Thursday, January 26, 2012

In Praise of Hypocrisy: 4


            There’s a fine line between relative and absolute hypocrisy. Consider the case of Lesser-Evilism.

            “Choose the lesser of two evils”; that’s the classic advice of the hypocrite sage. As a compromise it is perhaps forgivable. It doesn’t pretend that its choice is good, just that the alternative is worse. An uncomfortable doctrine; it promises at best a holding action, more likely a disorderly retreat.

            But now consider this mutated version of that advice: “The lesser of two evils is therefore good.” This theory, which I call Lesser-Evilism, is very convenient; for it guarantees a foolproof path to virtue. To be good, you need only be other than somebody else who is worse.

            So if Paul steals $2 from Peter, and if Paul and Saul are rivals, then isn’t Saul justified in stealing only $1 from Peter? Even Peter will agree that’s only half as evil. And if Saul then kicked Peter, then wouldn’t Paul be in the right if he retaliated by merely slapping Peter? Another lesser evil!

            Why stop there? $10 is less than $20; vandalism is not as bad as arson; armed robbery isn’t nearly as scary as kidnapping; and so on. The possibilities are endless! In fact Paul and Saul can lesser-evil poor Peter straight into the grave, with Paul and Saul alternately not-to-blame.

            Note that Paul and Saul are rivals in name, but they’re partners in practice. Their crimes justify each other. Paul and Saul have a lot more in common with each other than either of them has with Peter. And as for poor Peter, he has only himself not-to-blame. After all, he got what he didn’t deserve.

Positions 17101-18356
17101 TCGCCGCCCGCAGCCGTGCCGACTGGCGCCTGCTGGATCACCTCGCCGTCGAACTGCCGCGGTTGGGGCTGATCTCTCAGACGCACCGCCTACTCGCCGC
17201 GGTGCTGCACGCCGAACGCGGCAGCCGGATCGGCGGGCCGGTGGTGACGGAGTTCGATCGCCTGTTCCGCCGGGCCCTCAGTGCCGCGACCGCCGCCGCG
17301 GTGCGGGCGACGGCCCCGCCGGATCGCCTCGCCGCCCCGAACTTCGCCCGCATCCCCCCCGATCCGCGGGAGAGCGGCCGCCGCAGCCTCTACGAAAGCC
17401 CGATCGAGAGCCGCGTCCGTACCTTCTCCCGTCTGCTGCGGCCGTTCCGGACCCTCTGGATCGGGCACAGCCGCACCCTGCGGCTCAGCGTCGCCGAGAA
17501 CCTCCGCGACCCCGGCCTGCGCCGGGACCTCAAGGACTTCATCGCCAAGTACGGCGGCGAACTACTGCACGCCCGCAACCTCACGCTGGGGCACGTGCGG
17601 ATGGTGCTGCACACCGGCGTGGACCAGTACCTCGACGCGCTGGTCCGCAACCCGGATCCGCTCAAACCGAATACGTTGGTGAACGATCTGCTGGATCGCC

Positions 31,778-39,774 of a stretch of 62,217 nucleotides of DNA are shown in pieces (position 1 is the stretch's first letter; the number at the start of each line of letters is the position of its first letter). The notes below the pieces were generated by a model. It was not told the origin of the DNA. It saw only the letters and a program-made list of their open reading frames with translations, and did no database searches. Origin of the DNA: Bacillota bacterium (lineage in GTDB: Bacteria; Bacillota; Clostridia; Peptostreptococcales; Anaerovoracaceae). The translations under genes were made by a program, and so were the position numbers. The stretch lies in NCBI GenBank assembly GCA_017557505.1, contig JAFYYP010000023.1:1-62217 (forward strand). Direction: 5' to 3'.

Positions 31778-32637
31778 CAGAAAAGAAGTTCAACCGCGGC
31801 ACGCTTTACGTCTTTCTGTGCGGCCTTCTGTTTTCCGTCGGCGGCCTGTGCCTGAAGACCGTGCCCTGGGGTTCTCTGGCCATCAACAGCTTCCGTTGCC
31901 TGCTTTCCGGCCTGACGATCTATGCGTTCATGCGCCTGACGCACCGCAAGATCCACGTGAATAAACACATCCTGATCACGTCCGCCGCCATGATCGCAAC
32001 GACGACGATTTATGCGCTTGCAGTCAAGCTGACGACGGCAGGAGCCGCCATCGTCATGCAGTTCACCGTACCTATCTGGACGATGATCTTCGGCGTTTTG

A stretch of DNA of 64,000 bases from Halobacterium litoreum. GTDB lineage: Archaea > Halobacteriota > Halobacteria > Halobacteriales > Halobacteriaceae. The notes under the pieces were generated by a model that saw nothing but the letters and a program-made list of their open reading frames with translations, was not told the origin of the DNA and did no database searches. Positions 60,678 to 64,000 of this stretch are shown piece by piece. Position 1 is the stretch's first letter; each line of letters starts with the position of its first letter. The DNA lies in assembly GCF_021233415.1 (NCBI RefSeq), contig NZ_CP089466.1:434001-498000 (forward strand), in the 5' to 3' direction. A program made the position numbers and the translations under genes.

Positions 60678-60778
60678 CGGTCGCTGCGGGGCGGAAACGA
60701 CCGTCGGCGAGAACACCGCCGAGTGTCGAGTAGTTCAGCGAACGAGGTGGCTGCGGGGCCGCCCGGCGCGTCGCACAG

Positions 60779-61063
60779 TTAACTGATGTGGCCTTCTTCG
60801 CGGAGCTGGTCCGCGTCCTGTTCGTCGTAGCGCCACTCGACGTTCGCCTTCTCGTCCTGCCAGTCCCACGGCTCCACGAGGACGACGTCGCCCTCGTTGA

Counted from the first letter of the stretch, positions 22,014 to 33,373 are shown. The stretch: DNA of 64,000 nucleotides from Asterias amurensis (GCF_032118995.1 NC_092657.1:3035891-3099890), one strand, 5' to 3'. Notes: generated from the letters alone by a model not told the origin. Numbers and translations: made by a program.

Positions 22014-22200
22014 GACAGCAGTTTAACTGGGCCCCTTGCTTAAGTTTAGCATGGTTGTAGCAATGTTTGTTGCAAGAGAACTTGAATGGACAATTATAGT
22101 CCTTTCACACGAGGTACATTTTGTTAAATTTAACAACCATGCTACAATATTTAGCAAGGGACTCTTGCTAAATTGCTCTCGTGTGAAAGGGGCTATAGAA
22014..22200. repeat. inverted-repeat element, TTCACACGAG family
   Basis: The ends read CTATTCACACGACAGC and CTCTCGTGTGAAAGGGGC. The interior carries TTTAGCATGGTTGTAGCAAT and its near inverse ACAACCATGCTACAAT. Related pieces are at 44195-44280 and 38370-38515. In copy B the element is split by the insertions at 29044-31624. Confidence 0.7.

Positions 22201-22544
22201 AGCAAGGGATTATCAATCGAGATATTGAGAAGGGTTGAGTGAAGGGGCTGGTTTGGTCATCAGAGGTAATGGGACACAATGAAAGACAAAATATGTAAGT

You’d think that Lesser-Evilism would fail when Paul and Saul are both too obviously wrong to justify themselves or each other. But that is precisely when hypocrisy becomes absolute, and doublethink takes over. Lesser becomes greater; so Lesser-Evilism becomes Greater-Evilism, and the race to the bottom accelerates towards its goal.

            The trouble with Lesser-Evilism is that you can never be sure that the lesser evil is lesser; but you can always be sure that the lesser evil is evil. (If you weren’t, then there would be no talk of lesser evils.) Thus Lesser-Evilism tends to revert to Evilism; the belief that all evil is good. Evilism is, of course, a core hypocritical value. Once you accept it as a moral axiom, then all else follows.

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